Adaptation of a structured story-dialogue method for action research with social movement activist

Few people can resist a good story. Stories are about people and what they do. They’re how we think, and how we make meaning out of life experience. They offer emotion, perspective, and reflection, and touch us in ways that more abstract theoretical arguments simply cannot. Stories may also be triggers or starting points for deeper analysis and understanding of the work participants are engaged in together. Stories allow us to go deeper into the tensions embedded in practice, and redirect our energy towards developing solutions, insights, and more skillful practice. Dialogue and story-telling are essential elements of many qualitative methodologies, where the emphasis is on ‘getting participants to tell their stories’ to the researcher. But what if that process were opened up so that community leaders and social movement activists told their stories to each other? And what if a process could be created that would ‘seed’ those stories with findings from previous research, and carry participants through a process that enabled activists and movement leaders to reflect upon and distill key lessons learned (aka engage in on-the-fly analysis), as part of a multi-day retreat?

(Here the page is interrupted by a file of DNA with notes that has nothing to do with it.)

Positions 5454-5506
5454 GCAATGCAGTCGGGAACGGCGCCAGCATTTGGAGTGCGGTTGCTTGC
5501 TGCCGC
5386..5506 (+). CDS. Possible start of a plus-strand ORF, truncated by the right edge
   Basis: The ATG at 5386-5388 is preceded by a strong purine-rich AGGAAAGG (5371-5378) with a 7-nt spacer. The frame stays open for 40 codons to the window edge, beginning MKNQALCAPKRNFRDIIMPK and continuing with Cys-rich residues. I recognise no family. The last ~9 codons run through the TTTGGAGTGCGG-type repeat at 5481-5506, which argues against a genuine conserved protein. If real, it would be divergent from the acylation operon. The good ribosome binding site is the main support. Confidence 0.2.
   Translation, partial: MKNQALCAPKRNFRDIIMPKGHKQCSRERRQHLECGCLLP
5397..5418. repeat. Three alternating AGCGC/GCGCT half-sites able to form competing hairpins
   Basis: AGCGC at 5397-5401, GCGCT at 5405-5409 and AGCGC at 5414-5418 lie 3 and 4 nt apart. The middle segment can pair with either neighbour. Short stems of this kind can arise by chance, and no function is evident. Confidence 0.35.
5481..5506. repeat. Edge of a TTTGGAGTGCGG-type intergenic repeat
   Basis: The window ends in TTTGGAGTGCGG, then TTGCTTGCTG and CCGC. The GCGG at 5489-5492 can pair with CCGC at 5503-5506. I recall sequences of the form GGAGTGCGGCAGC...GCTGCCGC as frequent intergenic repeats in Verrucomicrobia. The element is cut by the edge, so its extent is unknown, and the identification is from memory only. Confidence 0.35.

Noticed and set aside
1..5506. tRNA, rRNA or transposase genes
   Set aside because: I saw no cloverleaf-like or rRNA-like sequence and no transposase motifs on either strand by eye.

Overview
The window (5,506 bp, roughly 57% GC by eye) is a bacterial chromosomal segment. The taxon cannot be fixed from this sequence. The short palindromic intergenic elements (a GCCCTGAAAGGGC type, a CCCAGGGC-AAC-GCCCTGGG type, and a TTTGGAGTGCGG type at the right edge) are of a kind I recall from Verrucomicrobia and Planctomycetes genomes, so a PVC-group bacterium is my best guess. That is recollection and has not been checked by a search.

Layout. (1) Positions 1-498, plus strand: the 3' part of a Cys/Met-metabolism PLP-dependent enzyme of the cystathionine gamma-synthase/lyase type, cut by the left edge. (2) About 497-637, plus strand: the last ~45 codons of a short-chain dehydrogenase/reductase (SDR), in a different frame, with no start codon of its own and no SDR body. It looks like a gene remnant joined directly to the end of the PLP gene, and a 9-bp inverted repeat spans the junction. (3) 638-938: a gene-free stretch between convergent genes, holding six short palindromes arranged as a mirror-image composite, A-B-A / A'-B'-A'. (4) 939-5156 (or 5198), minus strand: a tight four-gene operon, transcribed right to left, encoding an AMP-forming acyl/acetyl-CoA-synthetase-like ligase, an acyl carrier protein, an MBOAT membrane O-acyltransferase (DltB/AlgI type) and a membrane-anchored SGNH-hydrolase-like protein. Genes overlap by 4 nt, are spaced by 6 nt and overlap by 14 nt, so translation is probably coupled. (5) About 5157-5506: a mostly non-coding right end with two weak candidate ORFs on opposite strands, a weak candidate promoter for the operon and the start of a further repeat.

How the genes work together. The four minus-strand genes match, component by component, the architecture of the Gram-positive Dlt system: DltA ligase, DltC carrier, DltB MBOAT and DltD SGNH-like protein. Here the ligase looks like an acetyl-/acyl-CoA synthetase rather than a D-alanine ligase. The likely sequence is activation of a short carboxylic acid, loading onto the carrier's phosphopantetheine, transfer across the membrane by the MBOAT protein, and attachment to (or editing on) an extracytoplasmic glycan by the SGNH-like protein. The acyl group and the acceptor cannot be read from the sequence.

This paper reports on the adaptation of a structured story-dialogue method for research with social movement activists undertaken in the form of a series of regional weekend workshops animated by researchers and attended by Transition movement leaders and participants from multiple locales, as part of a larger study ( We draw upon participant observation, animator reflections, research team meetings, participant feedback, as well as workshop materials, in relation to two different adaptations of Labonte & Feather’s original formulation (1996) and subsequent reflections (2011), setting this in the context of a broader literature on structured story-dialogue methods with groups. The potential of structured story-dialogue methods for research on, with and for social movements is highlighted.

Blog post by Blake D Poland, Roxanne Cohen

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